The LG/J and SM/J inbred mouse strains differ with regard to a wide variety of phenotypes, including growth (41), obesity and diabetes (42, 43), long bone growth (44–46), skeletal morphology (47), bone biomechanical properties (48), muscle weight (49), and ear wound healing (13). Further, each RI mouse line genome is an independent isogenic line with genetic variance concentrated between lines and eliminated within lines. Previous work related to ear wound healing identified LGXSM-6 as a line that heals ear wounds and LGXSM-33 as a line that fails to heal (27). For all of these phenotypes, we have found that genetic variation is due to many genes of small effect and their interactions with the genetic background. The finding that the LGXSM-5 mouse has a relatively high ear wound healing score and a relatively low cartilage regeneration score shows that the correlation between the traits is <1.00 (r = 0.86) and suggests that there are a few genomic regions with differential effects on the two forms of healing.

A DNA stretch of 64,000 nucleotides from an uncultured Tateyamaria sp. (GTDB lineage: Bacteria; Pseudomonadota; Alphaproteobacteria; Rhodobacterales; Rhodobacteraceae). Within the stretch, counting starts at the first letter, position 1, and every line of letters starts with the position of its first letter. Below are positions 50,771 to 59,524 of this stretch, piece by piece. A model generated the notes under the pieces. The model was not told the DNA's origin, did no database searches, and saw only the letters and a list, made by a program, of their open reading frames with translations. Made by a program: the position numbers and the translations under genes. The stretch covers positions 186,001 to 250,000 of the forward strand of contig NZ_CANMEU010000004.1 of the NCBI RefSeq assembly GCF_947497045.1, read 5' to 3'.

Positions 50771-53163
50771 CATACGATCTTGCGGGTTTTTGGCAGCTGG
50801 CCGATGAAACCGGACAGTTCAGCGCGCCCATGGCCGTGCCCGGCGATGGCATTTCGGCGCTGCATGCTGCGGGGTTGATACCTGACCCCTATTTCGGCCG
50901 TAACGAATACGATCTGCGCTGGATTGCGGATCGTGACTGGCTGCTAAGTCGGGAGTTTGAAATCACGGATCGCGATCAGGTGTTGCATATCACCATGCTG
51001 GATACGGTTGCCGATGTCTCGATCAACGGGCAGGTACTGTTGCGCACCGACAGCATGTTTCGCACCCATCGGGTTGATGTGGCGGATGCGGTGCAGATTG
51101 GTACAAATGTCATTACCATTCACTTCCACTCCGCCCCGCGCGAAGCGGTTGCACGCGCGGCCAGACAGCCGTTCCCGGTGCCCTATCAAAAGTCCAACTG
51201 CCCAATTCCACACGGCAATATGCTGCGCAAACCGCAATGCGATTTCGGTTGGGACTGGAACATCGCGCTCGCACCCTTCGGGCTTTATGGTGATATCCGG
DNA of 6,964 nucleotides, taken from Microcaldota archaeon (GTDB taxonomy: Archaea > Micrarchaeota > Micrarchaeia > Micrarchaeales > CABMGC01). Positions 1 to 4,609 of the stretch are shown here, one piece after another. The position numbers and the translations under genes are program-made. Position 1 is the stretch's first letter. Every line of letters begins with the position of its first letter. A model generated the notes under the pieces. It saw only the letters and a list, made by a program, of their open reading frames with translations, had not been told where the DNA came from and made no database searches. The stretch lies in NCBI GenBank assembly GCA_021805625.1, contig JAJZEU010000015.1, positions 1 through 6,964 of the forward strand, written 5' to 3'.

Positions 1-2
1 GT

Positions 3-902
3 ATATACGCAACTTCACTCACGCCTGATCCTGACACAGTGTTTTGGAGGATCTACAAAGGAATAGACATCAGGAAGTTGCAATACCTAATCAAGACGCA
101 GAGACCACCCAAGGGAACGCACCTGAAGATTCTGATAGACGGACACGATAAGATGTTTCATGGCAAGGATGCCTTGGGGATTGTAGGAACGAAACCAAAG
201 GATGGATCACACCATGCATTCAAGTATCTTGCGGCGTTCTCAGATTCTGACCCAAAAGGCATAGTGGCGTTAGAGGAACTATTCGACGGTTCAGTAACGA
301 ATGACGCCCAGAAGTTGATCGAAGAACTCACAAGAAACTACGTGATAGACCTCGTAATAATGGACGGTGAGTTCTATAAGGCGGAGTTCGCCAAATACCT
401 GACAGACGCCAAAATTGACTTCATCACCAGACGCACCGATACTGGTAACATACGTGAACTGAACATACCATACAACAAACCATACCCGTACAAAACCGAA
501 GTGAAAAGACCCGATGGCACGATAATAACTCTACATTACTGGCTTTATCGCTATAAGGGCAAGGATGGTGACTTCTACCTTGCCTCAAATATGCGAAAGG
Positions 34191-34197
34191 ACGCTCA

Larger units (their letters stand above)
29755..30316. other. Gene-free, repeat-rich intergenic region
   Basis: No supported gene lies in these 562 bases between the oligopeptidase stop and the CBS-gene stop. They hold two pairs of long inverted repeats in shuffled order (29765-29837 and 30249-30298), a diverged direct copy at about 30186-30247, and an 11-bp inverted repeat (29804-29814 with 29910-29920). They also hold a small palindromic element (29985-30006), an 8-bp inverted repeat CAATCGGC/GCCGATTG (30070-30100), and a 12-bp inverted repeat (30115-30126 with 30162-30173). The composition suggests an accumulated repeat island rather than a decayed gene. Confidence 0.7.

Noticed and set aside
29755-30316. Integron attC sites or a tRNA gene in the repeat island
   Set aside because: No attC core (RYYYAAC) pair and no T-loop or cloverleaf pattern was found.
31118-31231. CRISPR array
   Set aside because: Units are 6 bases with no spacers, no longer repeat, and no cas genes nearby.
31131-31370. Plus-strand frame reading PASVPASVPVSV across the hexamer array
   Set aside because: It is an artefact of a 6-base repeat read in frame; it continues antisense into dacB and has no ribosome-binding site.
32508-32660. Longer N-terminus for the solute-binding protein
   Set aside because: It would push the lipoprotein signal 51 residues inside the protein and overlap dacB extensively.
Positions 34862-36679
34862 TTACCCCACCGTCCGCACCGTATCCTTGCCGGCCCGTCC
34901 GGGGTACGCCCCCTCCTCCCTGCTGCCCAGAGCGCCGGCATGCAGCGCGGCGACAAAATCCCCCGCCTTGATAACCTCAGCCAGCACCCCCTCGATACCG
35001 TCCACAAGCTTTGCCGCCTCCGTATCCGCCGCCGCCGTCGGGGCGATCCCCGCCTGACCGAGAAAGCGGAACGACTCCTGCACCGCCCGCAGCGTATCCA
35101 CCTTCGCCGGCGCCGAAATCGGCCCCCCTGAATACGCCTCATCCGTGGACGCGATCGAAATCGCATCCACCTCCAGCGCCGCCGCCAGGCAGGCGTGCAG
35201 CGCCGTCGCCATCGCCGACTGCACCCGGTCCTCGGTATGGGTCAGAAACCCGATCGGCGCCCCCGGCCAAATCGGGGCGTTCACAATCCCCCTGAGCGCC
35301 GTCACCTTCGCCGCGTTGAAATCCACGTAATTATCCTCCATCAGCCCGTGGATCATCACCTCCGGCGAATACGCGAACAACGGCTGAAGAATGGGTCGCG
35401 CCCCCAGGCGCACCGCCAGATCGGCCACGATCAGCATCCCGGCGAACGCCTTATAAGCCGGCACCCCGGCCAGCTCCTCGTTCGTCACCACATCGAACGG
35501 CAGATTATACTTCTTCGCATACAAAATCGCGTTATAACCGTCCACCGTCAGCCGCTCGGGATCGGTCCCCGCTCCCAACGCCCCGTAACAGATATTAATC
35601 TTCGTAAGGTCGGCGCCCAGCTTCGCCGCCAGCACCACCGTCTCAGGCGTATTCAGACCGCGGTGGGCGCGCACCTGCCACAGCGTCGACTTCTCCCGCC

We believe that this is the first study to characterize articular cartilage and ear wound healing phenotypes from a genetics viewpoint in a segregating population of mice. The key findings from our study of RI mouse lines are that 1) variation in ear wound healing and articular cartilage regeneration are both heritable, with the differences between RI lines being due to genetic differences; 2) the genetic correlation between ear wound healing and articular cartilage regeneration is very strong, indicating that the two processes likely share a common genetic basis; 3) there is no correlation between ear wound healing and articular cartilage regeneration due to environmental, nongenetic factors; and 4) LGXSM-6 is an RI mouse line that responds to injury in a manner similar to that of LG/J mice, while many other RI lines have intermediate healing phenotypes for both ear wound healing and articular cartilage regeneration.
As a consequence of these findings, it is apparent that the LG/J by SM/J intercross segregates for multiple genetic factors affecting articular cartilage regeneration and that the genetic basis for this difference can be genetically mapped in the intercross population. In addition to the RI lines used in this study, there is also an advanced intercross line (45) in which fine-mapping studies can be performed. The previously mapped QTLs affecting ear wound healing are also likely to affect cartilage regeneration in the knee, so that fine-mapped ear wound healing loci are strong candidates for loci that also affect articular cartilage regeneration.